23. The GSBPM was originally developed based on the Generic Business Process Model from Statistics New Zealand, supplemented by input from other statistical organisations with experience of statistical process modelling. However, a number of other related models and standards exist, both as a result of modernisation initiatives, and similar activities outside the scope of official statistics.
24. Turning first to the links between the GSBPM and the other frameworks and standards needed for statistical modernisation, it can be helpful to consider them in the context of enterprise architecture. Enterprise architecture relates business functions and processes to the information, applications and technology needed to run them. It is a way of describing what an organisation does, and how it does it, to try to identify how the organisation could improve quality and efficiency.
25. In the context of statistical modernisation, the aim is to align the enterprise architectures of different organisations, creating an "industry architecture" for the whole "official statistics industry". This approach is intended to facilitate collaboration, sharing and joint development of the components and services that are needed for the different parts of the statistical business process (defined in relation to the GSBPM). The result is the Common Statistical Production Architecture (CSPA), first released at the end of 20131 .
26. The Generic Statistical Information Model (GSIM) is a reference framework for statistical information, designed to play an important part in modernising and streamlining official statistics at both national and international levels. It enables generic descriptions of the definition, management and use of data and metadata throughout the statistical production process. It provides a set of standardised, consistently described information objects, which are the inputs and outputs in the design and production of statistics. The GSIM helps to explain significant relationships among the entities involved in statistical production, and can be used to guide the development and use of consistent implementation standards or specifications.
27. Like the GSBPM, the GSIM is one of the cornerstones for modernising official statistics and moving away from subject matter silos. The GSIM is designed to allow for innovative approaches to statistical production to the greatest extent possible; for example, in the area of dissemination, where demands for agility and innovation are increasing. It also supports current approaches of producing statistics.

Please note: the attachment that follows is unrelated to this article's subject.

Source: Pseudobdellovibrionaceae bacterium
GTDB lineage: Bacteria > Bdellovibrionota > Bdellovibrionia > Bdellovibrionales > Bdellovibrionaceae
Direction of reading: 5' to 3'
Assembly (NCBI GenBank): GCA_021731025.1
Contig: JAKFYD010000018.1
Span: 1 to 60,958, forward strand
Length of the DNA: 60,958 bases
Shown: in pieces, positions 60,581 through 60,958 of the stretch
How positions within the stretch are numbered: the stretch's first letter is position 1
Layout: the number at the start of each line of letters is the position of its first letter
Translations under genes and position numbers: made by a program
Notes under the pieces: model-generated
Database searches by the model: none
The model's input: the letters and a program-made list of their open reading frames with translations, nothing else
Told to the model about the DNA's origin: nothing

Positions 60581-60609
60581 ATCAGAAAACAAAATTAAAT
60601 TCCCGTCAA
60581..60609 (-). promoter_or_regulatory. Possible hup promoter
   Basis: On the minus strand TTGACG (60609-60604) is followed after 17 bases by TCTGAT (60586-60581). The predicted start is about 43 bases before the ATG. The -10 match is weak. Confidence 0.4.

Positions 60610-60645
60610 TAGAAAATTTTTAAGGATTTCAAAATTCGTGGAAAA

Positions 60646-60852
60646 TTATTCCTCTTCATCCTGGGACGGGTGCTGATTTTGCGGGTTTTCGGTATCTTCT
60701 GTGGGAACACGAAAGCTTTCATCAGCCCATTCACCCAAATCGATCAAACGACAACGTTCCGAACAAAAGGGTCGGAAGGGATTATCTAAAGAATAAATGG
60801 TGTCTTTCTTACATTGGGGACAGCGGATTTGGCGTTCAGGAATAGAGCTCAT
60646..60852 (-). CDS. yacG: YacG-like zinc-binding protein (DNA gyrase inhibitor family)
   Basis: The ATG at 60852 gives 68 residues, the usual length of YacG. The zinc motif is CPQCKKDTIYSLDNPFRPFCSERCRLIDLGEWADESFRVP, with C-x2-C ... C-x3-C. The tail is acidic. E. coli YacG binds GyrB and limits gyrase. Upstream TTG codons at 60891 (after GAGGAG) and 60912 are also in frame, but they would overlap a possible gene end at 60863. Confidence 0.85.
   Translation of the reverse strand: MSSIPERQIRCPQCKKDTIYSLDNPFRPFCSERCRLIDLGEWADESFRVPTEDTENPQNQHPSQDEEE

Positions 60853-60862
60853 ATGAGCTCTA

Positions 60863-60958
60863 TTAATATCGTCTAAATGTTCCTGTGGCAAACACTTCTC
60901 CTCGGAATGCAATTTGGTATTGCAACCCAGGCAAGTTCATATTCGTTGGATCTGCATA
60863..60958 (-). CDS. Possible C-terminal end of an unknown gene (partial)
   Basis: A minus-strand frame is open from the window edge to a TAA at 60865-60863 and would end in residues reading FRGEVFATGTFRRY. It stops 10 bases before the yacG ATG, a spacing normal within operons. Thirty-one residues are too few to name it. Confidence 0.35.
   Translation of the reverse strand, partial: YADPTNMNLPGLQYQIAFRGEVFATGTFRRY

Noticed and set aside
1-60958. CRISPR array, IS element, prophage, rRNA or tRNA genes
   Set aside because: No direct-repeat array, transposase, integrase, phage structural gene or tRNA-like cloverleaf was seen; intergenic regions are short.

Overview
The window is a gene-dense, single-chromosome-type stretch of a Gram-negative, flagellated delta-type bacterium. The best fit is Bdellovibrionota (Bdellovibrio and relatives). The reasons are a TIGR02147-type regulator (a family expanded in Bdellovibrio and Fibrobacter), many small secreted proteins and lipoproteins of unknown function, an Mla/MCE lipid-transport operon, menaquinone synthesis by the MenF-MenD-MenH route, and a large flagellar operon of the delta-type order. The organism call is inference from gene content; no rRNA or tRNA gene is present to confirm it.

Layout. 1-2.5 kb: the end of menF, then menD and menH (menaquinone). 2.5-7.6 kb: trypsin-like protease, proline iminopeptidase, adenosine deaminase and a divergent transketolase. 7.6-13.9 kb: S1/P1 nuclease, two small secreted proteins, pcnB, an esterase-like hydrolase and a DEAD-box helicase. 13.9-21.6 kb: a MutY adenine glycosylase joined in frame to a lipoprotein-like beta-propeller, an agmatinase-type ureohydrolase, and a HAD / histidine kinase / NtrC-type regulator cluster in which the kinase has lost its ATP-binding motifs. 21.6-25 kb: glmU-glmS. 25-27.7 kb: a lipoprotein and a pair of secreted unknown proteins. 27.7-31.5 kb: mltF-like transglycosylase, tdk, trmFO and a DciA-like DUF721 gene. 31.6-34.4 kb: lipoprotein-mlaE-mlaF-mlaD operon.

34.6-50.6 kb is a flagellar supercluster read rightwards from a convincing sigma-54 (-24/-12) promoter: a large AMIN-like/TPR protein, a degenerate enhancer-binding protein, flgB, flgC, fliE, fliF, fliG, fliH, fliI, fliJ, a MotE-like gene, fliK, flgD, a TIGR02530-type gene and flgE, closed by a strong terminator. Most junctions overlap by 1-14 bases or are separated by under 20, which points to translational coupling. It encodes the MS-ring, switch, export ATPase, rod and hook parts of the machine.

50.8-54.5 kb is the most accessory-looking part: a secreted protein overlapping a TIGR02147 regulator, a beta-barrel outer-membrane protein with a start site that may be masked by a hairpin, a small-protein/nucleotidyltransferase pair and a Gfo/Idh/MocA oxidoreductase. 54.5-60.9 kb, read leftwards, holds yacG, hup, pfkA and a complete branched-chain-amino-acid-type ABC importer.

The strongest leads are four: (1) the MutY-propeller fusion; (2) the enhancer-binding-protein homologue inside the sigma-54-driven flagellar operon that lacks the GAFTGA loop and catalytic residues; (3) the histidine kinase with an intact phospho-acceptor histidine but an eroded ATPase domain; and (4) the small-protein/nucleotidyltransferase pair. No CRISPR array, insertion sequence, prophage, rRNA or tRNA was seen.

28. The GSIM identifies around 110 information objects, examples include data sets, variables, statistical classifications, units, populations as well as the rules and parameters needed for production processes to run (for example, data editing rules).
29. The GSIM and the GSBPM are complementary models for the production and management of statistical information. As shown in the diagram below, the GSIM helps describe GSBPM sub-processes by defining the information objects that flow between them, that are created in them, and that are used by them to produce official statistics. Inputs and outputs can be defined in terms of information objects, and are formalised in GSIM.
30. Greater value will be obtained from the GSIM if it is applied in conjunction with the GSBPM. Likewise, greater value will be obtained from the GSBPM if it is applied in conjunction with the GSIM. Nevertheless, it is possible (although not ideal) to apply one without the other. Similarly, both models support the implementation of CSPA, but can be applied regardless of whether that architectural framework is used or not.
31. In the same way that individual statistical business processes do not use all of the sub-processes described within the GSBPM, it is very unlikely that all information objects in the GSIM will be needed in any specific statistical business process.
32. Applying the GSIM and GSBPM together can facilitate the building of efficient metadata driven systems, and help to harmonise statistical computing infrastructures.
33. Looking outside the domain of official statistics, the social survey research community has developed the Generic Longitudinal Business Process Model (GLBPM)2 "to provide a generic model that can serve as the basis for informing discussions across organisations conducting longitudinal data collections, and other data collections repeated across time".
34. Like the GSBPM, the GLBPM is a reference model against which actual business processes can be mapped. It is a reference model of the process of longitudinal and repeat cross-sectional data collection for research organisations. It describes the activities undertaken and maps these to their typical inputs and outputs.
35. The GLBPM has many similarities to the GSBPM, although it differs in some specific activities reflecting the different needs and practices of the statistical and social science research communities. The GLBPM, takes the approach of having a non-linear path through a matrix of alternatives directly from the GSBPM.